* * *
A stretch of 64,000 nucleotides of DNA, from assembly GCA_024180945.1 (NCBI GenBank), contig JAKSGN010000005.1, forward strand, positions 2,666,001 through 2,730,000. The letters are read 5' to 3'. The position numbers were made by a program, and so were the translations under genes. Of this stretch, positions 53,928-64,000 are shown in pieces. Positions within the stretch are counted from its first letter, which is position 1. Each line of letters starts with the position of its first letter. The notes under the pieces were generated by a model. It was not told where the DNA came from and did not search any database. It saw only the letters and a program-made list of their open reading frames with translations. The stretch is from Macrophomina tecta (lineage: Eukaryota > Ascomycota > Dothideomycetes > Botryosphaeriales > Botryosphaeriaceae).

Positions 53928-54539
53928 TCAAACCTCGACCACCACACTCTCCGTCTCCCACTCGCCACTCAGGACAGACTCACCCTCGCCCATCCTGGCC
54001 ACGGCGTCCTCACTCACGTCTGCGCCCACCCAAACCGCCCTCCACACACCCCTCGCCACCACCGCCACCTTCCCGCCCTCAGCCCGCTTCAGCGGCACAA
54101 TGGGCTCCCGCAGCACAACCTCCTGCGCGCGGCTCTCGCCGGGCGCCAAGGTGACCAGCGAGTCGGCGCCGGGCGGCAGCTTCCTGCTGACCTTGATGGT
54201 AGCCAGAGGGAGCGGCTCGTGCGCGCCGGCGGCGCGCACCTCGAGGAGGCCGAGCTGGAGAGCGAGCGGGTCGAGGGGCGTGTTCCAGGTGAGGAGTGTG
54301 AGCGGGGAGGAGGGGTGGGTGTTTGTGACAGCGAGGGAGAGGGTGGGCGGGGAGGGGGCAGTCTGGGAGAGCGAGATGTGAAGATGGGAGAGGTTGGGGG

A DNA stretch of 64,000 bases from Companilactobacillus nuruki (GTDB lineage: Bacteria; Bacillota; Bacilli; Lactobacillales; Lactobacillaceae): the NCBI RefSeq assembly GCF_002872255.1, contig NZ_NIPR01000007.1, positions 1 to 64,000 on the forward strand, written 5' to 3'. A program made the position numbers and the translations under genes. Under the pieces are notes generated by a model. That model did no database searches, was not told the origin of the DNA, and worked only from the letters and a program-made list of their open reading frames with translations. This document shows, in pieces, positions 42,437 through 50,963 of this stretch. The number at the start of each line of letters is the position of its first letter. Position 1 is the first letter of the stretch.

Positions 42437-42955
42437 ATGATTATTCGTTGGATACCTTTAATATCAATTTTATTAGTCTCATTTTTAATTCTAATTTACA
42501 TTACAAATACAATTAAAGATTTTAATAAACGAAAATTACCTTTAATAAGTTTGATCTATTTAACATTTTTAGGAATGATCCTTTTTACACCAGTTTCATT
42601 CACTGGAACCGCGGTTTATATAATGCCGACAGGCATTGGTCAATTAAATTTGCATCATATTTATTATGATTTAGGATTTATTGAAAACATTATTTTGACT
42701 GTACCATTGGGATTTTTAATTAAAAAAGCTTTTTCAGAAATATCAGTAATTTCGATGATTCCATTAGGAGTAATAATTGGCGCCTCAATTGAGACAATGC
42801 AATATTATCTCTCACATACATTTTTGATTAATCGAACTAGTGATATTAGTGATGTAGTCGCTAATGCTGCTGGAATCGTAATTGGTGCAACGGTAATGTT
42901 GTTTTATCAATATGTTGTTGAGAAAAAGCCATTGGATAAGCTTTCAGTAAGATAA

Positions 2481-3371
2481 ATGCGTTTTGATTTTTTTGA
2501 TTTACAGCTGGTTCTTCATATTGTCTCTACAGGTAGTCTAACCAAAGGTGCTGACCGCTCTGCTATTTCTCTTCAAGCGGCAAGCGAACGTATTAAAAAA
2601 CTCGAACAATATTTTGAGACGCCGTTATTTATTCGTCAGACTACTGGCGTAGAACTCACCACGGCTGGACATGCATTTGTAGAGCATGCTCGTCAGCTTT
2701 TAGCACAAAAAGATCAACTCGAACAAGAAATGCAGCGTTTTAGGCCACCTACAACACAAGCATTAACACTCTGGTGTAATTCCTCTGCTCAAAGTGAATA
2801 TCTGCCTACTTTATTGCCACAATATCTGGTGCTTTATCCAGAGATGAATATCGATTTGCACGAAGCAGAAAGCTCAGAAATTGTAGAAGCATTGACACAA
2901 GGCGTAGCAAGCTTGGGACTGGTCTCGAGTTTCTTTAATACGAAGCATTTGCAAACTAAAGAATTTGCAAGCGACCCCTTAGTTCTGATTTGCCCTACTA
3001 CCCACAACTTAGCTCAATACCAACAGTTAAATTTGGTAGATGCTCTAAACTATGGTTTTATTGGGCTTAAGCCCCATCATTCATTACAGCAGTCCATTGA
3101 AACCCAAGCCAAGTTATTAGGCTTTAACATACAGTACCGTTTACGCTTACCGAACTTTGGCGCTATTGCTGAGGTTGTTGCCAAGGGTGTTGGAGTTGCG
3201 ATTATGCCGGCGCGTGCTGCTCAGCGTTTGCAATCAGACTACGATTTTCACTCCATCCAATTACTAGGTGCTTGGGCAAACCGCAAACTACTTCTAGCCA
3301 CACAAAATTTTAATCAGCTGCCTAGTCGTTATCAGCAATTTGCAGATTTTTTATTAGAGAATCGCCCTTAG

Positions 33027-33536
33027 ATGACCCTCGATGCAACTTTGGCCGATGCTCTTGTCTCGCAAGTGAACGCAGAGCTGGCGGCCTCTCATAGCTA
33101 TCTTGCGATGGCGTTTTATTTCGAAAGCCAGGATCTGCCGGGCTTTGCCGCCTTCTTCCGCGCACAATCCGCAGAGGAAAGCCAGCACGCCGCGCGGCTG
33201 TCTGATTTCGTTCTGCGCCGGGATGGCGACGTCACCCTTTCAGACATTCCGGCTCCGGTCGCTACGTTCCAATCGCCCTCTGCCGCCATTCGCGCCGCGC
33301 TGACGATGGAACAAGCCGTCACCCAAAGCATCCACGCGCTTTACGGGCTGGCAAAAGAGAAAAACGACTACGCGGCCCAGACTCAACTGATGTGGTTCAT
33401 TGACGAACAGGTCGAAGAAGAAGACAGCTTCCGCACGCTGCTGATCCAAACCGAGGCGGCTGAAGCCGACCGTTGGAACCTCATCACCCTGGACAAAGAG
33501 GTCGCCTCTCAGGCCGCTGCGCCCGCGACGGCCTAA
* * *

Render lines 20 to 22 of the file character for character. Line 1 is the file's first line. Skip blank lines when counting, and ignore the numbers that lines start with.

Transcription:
2701 TAGCACAAAAAGATCAACTCGAACAAGAAATGCAGCGTTTTAGGCCACCTACAACACAAGCATTAACACTCTGGTGTAATTCCTCTGCTCAAAGTGAATA
2801 TCTGCCTACTTTATTGCCACAATATCTGGTGCTTTATCCAGAGATGAATATCGATTTGCACGAAGCAGAAAGCTCAGAAATTGTAGAAGCATTGACACAA
2901 GGCGTAGCAAGCTTGGGACTGGTCTCGAGTTTCTTTAATACGAAGCATTTGCAAACTAAAGAATTTGCAAGCGACCCCTTAGTTCTGATTTGCCCTACTA